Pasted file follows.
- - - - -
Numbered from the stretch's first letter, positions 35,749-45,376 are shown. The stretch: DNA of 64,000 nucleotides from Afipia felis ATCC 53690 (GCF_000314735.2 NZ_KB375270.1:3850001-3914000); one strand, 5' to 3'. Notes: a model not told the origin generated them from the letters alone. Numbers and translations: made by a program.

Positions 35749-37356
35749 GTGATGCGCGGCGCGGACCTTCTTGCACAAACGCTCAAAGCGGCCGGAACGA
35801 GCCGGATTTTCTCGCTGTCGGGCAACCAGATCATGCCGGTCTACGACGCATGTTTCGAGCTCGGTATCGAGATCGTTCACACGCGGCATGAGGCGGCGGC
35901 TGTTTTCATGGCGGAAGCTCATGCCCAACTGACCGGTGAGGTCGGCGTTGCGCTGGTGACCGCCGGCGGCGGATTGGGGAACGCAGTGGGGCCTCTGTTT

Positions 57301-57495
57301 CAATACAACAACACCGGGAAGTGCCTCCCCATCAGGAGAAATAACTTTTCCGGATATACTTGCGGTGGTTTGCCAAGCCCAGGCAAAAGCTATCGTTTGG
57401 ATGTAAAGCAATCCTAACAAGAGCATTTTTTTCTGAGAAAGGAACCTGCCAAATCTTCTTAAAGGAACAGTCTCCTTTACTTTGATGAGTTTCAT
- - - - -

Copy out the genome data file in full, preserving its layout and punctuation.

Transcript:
Numbered from the stretch's first letter, positions 35,749-45,376 are shown. The stretch: DNA of 64,000 nucleotides from Afipia felis ATCC 53690 (GCF_000314735.2 NZ_KB375270.1:3850001-3914000); one strand, 5' to 3'. Notes: a model not told the origin generated them from the letters alone. Numbers and translations: made by a program.

Positions 35749-37356
35749 GTGATGCGCGGCGCGGACCTTCTTGCACAAACGCTCAAAGCGGCCGGAACGA
35801 GCCGGATTTTCTCGCTGTCGGGCAACCAGATCATGCCGGTCTACGACGCATGTTTCGAGCTCGGTATCGAGATCGTTCACACGCGGCATGAGGCGGCGGC
35901 TGTTTTCATGGCGGAAGCTCATGCCCAACTGACCGGTGAGGTCGGCGTTGCGCTGGTGACCGCCGGCGGCGGATTGGGGAACGCAGTGGGGCCTCTGTTT

Positions 57301-57495
57301 CAATACAACAACACCGGGAAGTGCCTCCCCATCAGGAGAAATAACTTTTCCGGATATACTTGCGGTGGTTTGCCAAGCCCAGGCAAAAGCTATCGTTTGG
57401 ATGTAAAGCAATCCTAACAAGAGCATTTTTTTCTGAGAAAGGAACCTGCCAAATCTTCTTAAAGGAACAGTCTCCTTTACTTTGATGAGTTTCAT